During his presidential campaign, Trump attacked the Labor Department’s official estimates of the number of jobs added each month as “phony” and “total fiction.” He said that Americans were living in a “false economy,” and repeatedly said that he believed that the U.S. unemployment rate is as high as 35 percent. (It is currently 4.7 percent.) Even after Trump won the election, Treasury Secretary Steven Mnuchin, repeated this claim at his confirmation hearing in January, saying, “The unemployment rate is not real.”
But as many expected, Trump has been a bit more upbeat about America’s economy since taking office. On Friday, many eagerly waited to see how Trump would characterize February’s stellar jobs report. He retweeted the Drudge Report’s take, which characterized the latest jobs report as “GREAT AGAIN.”
The White House Press Secretary, Sean Spicer, didn’t mince words at a press conference Friday afternoon when Eamon Javers, a reporter for CNBC, brought up Trump’s previous doubts about the report’s veracity. “Does the president believe that this jobs report was an accurate and a fair way to measure the economy?” Javers asked. In response, Spicer said, “I talked to the president prior to this, and he said to quote him very clearly. They may have been phony in the past, but it’s very real now.”
Spicer quotes President Trump on jobs report: "They may have been phony in the past, but it's very real now" https://t.co/Fk4fANPazC— MSNBC (@MSNBC) March 10, 2017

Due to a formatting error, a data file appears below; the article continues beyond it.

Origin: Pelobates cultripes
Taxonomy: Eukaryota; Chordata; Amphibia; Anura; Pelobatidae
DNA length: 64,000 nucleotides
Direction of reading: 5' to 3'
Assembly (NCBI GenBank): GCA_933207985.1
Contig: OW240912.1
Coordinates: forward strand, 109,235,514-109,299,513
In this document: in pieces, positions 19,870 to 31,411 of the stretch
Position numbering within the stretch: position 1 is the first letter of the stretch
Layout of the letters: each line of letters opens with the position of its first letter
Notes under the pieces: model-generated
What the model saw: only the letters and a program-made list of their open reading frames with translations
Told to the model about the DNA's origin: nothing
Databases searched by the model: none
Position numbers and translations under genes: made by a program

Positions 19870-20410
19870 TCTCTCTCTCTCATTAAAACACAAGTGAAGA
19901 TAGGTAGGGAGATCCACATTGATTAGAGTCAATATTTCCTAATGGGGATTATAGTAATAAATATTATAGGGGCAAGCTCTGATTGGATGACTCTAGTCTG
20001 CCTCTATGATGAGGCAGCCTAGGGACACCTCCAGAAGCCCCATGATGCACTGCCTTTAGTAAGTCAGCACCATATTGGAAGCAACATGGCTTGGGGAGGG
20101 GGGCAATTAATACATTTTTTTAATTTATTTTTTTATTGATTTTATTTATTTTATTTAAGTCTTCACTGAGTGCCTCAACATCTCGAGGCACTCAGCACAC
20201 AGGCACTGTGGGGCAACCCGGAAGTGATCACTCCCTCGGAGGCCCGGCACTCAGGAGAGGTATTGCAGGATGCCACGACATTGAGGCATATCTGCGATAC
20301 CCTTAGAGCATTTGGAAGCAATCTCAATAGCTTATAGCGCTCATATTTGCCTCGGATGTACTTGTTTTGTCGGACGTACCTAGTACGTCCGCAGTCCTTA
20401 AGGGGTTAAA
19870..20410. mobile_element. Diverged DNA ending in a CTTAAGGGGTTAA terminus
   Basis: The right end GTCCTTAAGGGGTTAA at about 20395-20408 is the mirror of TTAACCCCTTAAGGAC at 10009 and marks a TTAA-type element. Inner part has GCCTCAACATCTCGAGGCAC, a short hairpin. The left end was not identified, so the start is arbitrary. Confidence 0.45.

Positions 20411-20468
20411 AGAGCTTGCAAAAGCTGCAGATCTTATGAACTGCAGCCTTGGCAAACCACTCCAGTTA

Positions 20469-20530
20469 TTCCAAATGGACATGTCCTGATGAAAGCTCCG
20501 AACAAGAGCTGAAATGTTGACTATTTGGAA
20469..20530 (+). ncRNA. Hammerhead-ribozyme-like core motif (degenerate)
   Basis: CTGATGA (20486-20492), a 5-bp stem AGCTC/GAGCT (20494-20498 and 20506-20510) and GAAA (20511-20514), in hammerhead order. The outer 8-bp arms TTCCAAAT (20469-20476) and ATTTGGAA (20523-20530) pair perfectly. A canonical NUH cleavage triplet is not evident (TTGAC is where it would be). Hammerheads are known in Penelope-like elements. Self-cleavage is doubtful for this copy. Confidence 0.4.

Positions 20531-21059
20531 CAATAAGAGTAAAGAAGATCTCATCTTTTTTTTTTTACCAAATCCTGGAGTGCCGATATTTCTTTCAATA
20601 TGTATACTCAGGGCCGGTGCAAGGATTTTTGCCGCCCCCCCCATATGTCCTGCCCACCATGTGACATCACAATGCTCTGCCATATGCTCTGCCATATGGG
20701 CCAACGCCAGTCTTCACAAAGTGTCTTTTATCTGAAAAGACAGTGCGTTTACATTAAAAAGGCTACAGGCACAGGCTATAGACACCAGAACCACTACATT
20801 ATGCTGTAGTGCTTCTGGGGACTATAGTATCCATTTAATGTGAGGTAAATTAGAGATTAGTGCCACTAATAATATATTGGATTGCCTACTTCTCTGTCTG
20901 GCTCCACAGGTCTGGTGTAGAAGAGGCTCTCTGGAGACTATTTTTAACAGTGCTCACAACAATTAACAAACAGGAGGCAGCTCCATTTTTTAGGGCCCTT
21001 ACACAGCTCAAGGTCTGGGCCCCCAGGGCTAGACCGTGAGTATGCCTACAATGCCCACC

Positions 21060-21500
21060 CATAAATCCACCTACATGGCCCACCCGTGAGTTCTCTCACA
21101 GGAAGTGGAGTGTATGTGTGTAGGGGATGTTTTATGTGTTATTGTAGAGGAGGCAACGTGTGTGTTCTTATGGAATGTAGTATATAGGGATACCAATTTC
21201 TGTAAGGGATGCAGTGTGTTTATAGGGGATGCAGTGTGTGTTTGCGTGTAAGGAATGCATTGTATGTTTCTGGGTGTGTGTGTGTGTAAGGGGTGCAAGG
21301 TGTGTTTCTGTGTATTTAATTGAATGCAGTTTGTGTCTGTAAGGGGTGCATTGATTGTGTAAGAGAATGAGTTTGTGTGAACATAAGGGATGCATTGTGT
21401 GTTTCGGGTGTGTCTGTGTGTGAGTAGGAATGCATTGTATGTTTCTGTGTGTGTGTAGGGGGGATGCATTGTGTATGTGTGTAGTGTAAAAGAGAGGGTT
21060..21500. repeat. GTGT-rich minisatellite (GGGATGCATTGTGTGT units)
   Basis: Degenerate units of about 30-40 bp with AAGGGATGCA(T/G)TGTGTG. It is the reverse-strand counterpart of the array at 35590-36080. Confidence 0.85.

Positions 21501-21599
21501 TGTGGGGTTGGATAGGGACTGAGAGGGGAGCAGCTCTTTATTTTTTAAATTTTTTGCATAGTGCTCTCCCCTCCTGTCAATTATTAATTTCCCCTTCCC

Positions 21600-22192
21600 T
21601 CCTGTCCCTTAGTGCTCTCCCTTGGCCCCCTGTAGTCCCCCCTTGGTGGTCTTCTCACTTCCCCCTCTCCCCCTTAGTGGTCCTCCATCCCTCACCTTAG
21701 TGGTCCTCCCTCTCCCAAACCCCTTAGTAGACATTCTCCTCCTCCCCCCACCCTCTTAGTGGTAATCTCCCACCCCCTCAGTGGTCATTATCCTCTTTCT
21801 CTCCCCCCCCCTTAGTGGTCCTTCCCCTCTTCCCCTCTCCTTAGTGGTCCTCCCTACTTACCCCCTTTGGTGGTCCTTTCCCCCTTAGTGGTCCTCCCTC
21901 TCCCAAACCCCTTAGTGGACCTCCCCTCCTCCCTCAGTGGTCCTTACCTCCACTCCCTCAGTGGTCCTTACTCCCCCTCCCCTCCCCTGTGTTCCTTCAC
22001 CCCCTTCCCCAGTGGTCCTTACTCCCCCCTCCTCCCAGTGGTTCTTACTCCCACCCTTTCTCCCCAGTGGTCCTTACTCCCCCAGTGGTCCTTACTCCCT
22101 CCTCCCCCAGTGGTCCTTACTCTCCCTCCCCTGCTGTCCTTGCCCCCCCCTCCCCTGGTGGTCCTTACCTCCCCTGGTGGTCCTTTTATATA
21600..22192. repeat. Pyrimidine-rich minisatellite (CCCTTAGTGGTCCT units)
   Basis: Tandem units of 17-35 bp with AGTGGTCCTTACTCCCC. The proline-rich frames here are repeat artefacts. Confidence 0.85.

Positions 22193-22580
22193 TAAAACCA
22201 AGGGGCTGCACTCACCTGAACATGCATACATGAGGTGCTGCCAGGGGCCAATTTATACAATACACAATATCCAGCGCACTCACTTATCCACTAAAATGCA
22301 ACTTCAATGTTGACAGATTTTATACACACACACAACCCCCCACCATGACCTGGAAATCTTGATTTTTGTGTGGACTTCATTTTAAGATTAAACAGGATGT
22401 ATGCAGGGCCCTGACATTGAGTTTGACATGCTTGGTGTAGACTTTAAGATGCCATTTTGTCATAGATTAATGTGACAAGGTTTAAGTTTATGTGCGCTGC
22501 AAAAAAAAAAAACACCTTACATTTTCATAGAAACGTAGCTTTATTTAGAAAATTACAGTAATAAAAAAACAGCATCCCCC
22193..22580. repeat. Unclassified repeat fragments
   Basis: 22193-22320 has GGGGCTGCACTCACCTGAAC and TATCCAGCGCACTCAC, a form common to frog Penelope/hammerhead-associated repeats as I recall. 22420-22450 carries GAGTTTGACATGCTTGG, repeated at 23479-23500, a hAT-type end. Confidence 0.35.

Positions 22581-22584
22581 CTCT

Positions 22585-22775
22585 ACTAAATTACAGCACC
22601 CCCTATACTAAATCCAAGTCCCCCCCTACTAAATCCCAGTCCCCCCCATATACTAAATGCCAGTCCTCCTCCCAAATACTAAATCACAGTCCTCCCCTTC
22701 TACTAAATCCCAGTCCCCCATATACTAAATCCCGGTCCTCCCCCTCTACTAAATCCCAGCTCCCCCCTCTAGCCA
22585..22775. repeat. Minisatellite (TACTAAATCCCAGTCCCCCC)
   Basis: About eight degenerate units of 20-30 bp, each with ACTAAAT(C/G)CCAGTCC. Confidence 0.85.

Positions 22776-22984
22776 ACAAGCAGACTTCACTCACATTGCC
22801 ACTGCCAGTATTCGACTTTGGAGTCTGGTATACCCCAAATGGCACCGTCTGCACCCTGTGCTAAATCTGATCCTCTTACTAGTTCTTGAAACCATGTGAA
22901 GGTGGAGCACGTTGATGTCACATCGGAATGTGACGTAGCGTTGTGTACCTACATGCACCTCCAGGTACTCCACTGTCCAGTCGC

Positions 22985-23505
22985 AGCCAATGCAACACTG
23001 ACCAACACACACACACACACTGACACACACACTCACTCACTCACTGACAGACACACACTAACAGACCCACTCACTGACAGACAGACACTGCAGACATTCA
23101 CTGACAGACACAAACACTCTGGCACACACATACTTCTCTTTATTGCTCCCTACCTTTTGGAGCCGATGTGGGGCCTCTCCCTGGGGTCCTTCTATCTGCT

While it’s normal for presidents to occasionally tout a particularly good jobs report as personal victories, that doesn’t make this reversal any less alarming. It reinforces the concern that the Trump administration is ready to call official government statistics fake when they reveal something positive about the economic policies of a Democrat, but real when the good news is reflective of Republican leadership.
There was also something odd about the way in which Trump’s shifted views were communicated. Spicer tweeted Friday morning that the report was "great news for American workers," but in doing so he broke a decades-old rule established by Ronald Reagan that government officials from the executive branch must refrain from commenting on government statistics until at least an hour after their release. The rule is meant to uphold the neutrality of these releases, but Spicer tweeted just 22 minutes after the jobs data came out.
There are plenty of reasons why it’s important that official government economic data doesn’t become politicized. Gene Sperling, a former economic advisor to Presidents Obama and Clinton (and a contributing editor at The Atlantic), detailed the reasons in a piece last month:
For every administration in the past four decades, any public comment from the president casting doubt on the legitimacy of the government’s jobs, GDP, or health reports would have been unthinkable, for a few reasons. One, it would have been considered unfair to career civil servants to even suggest, with no evidence or proof, that they were tampering with numbers. Two, it would have hurt global confidence in the United States to even imply that anyone in the government was in any way manipulating the government’s economic reports—doing so would risk pushing the U.S.’s reputation toward that of China, whose published economic numbers aren’t widely trusted.
Whether the Trump administration will approach future jobs reports from the Department of Labor with dismissal or acceptance is unclear, but it’ll probably have a lot to do with what the numbers are.
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